COMMENTARY

New Tactic to Keep Tort Reform; Deadly Hospital Linens; More

Wayne J. Guglielmo, MA

Disclosures

May 15, 2014

In This Article

What's the Statute of Limitations for Nonsterile Bed Linens?

News of a deadly fungal infection at the Children's Hospital of New Orleans between August 2008 and July 2009 leaked gradually, beginning with an academic journal article that didn't identify the actual hospital, to a local television station that acted on a tip and did, and finally to the broader media, including the Times-Picayune[3] and the New York Times.

As a result of the 11-month outbreak, five children at Children's Hospital of New Orleans died of mucormycosis, an often lethal infection caused by a fungus found in dirt and decaying organic matter -- and nonsterile bed linens. To date, families of three of the children have filed suits against the hospital and the hospital's linen supplier, among others. One of these cases was settled out of court, but the two remaining suits have run up against restrictions in the Louisiana Medical Malpractice Act of 1975, according to a report in Nola.com, the online news site of the Times-Picayune.[3]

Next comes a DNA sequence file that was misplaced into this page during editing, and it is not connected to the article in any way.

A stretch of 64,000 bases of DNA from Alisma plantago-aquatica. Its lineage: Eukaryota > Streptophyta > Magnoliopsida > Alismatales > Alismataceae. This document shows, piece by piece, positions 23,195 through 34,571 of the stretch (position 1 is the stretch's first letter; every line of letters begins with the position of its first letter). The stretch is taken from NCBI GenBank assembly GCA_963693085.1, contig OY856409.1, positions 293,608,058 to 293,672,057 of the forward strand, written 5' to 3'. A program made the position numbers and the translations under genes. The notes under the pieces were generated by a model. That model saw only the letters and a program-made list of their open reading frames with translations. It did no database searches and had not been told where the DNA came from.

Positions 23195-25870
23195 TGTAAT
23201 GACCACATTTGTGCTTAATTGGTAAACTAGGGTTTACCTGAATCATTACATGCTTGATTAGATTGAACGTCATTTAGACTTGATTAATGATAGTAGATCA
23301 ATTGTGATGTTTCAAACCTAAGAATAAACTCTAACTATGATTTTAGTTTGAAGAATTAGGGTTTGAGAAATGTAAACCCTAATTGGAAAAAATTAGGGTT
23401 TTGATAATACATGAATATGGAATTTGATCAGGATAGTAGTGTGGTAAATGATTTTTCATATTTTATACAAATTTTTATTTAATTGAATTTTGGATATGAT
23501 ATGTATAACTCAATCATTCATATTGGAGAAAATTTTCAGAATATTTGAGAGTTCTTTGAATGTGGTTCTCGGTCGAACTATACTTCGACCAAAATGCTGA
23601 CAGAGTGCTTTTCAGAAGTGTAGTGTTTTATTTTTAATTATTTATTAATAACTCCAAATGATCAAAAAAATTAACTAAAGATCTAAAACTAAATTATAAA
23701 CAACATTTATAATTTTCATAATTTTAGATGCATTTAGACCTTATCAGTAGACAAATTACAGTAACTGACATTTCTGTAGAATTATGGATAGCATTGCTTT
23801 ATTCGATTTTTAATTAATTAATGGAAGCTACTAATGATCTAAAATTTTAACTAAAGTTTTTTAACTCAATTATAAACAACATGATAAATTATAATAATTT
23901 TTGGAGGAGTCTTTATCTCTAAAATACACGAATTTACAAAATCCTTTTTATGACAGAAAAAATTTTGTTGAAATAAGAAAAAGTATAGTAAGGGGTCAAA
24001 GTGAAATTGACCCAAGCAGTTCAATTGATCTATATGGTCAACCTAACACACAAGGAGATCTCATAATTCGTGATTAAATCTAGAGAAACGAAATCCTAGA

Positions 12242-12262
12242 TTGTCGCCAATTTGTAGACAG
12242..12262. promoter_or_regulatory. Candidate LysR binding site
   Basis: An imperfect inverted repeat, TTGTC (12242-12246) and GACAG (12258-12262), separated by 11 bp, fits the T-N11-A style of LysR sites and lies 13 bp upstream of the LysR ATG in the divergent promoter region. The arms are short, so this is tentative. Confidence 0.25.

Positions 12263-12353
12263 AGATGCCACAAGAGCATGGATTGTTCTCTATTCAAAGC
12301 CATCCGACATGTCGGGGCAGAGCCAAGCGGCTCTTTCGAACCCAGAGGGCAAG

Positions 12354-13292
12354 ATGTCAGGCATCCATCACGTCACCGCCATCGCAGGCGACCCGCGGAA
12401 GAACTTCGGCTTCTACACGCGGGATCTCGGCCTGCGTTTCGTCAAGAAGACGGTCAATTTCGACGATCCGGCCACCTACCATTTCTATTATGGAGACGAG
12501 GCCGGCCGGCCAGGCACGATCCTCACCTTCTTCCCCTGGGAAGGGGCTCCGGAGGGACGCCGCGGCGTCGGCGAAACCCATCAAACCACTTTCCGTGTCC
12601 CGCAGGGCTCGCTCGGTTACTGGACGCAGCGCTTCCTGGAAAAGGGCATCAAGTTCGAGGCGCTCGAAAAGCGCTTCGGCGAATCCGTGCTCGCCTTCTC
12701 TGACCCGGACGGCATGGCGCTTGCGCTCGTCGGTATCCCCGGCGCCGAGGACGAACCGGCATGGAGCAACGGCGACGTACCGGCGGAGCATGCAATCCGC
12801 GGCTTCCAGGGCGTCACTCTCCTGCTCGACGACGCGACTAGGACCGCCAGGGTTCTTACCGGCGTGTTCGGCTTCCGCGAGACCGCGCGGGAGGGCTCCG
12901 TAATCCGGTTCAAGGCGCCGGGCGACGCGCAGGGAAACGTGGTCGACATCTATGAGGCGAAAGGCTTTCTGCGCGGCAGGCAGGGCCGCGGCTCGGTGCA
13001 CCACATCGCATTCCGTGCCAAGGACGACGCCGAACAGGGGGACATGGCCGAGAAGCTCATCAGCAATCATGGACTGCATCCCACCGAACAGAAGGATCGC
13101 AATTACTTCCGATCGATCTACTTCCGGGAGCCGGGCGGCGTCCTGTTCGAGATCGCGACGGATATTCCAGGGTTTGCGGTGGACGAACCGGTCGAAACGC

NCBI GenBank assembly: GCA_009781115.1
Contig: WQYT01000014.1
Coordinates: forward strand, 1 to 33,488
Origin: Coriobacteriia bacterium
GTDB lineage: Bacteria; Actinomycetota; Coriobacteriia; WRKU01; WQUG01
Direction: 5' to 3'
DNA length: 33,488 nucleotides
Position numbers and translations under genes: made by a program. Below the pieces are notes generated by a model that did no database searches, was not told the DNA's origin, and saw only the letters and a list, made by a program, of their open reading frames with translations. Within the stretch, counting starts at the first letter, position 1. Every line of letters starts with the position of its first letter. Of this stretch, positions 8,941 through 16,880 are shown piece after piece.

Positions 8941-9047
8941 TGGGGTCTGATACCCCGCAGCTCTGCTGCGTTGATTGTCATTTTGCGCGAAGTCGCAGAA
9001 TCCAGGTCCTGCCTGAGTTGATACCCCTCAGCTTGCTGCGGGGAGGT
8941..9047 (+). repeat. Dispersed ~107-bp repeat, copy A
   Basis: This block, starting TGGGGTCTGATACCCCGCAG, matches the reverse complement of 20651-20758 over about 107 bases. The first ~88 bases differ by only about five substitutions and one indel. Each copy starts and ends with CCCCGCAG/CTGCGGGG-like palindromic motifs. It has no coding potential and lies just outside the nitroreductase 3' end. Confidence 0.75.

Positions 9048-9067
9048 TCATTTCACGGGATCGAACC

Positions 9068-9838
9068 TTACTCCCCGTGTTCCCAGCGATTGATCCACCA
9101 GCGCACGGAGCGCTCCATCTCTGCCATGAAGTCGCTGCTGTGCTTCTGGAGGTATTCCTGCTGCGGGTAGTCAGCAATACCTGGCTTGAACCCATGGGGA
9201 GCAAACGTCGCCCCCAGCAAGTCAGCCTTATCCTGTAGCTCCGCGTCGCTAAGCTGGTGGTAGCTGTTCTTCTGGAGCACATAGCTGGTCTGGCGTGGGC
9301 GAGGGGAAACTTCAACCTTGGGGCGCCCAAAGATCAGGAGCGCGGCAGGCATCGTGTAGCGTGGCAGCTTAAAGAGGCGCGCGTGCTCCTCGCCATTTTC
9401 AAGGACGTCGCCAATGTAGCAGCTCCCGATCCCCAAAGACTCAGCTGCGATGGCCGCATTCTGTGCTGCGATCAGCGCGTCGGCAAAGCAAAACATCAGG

The hospital has pushed to have the suits -- including the one that was resolved out of court -- considered under this statute, because it imposes a three-year statute of limitations for filing a medical malpractice claim, and none of the three suits met this deadline.

But plaintiffs have put forth a different argument: "[E]xposing children with weakened immune systems to a deadly fungus was general negligence on the part of the hospital administration, not medical malpractice by a doctor." The distinction is important because in cases of general negligence, plaintiffs may file a claim within one year of the injury -- or within one year of learning about it. A successful claim of general negligence also avoids Louisiana's $500,000 damages cap.

Thus far, judges have sided with plaintiffs' arguments in two of the three original cases: the one that was settled out of court, and one other. If other judges rule similarly and uphold claims of general negligence, "that could open the hospital to claims beyond the three-year medical malpractice deadline and possible damages exceeding a half-million dollars."

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